Verse > Anthologies > T. H. Ward, ed. > The English Poets > Vol. V. Browning to Rupert Brooke
Thomas Humphry Ward, ed.  The English Poets.  1880–1918.
Vol. V. Browning to Rupert Brooke
The Wind at the Door
By William Barnes (1801–1886)
AS daylight darken’d on the dewless grass,
There still, with no one come by me,
To stay awhile at home by me,
Within the house, now dumb by me,
I sat me still as eveningtide did pass.        5
And there a windblast shook the rattling door,
And seem’d, as wind did moan without,
As if my love alone without,
And standing on the stone without,
Had there come back with happiness once more.        10
I went to-door, and out from trees, above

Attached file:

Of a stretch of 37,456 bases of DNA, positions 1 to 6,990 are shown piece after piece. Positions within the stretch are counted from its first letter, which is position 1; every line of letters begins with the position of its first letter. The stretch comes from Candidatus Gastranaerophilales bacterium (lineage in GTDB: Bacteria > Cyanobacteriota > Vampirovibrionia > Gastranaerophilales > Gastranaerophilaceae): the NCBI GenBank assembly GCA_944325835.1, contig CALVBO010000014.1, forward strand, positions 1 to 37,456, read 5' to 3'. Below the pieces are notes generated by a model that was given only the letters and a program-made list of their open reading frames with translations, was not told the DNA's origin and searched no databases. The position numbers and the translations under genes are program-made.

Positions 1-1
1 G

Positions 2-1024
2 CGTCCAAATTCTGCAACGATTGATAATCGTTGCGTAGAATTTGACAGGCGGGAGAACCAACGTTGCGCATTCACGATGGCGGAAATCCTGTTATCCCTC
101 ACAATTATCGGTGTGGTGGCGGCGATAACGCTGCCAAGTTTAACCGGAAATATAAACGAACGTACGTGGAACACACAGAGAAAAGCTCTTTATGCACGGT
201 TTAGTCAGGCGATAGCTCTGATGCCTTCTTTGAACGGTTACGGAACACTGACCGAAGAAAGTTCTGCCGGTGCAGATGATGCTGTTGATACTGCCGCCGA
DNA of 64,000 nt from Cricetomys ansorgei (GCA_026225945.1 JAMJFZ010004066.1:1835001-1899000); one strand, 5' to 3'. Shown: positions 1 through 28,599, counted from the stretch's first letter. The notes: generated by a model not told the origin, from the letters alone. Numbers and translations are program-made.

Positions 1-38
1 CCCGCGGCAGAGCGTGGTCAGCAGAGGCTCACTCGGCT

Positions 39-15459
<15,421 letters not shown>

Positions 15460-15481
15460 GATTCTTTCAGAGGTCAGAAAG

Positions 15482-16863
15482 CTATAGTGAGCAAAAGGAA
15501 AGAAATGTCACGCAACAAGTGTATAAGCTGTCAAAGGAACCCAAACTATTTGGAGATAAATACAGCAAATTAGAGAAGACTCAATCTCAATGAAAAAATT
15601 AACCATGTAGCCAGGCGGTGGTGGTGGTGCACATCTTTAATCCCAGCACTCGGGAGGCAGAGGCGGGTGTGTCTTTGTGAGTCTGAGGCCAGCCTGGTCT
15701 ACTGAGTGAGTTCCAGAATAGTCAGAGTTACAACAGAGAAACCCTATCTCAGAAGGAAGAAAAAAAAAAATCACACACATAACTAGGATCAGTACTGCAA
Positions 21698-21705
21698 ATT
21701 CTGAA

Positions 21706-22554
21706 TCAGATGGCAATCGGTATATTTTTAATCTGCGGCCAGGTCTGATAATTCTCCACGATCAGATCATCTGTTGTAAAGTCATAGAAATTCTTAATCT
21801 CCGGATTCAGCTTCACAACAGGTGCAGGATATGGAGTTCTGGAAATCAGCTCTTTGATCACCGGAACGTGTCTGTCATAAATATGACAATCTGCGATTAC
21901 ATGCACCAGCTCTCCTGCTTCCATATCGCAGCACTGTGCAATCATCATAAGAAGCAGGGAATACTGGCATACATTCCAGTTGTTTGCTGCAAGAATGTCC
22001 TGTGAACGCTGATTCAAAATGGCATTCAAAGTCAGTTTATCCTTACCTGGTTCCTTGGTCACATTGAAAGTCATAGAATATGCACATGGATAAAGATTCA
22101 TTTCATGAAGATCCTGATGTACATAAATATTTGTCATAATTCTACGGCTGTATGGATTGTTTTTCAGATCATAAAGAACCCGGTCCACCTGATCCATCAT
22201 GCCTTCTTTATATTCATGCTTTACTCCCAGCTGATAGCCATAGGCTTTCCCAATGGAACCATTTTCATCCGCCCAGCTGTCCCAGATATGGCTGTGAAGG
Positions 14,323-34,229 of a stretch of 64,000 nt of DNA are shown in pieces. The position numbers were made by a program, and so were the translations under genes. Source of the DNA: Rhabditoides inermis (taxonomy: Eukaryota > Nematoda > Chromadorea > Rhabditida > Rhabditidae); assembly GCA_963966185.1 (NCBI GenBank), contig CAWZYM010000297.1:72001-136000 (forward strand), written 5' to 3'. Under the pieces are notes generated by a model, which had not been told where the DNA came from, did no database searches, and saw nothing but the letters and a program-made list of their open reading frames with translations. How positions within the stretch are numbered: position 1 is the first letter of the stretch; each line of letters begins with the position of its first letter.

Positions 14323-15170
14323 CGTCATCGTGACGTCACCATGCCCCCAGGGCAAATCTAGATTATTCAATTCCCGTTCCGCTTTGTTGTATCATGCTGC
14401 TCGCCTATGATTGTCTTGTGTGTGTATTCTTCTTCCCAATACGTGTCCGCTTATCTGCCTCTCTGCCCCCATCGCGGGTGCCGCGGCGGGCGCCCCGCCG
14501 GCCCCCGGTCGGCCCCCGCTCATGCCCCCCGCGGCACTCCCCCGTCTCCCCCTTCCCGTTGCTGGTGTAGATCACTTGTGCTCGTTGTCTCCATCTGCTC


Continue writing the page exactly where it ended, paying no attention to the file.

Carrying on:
My head, upon the blast by me,
Sweet blossoms there were cast by me,
As if my love had pass’d by me,
And flung them down, a token of her love.        15
Sweet blossoms of the tree where now I mourn,
I thought, if you did blow for her,
For apples that should grow for her,
And fall red-ripe below for her,
Oh! then how happy I should see you kern.        20
But no. Too soon my fond illusion broke,
No comely soul in white like her,
No fair one, tripping light like her,
No wife of comely height like her,
Went by, but all my grief again awoke.        25

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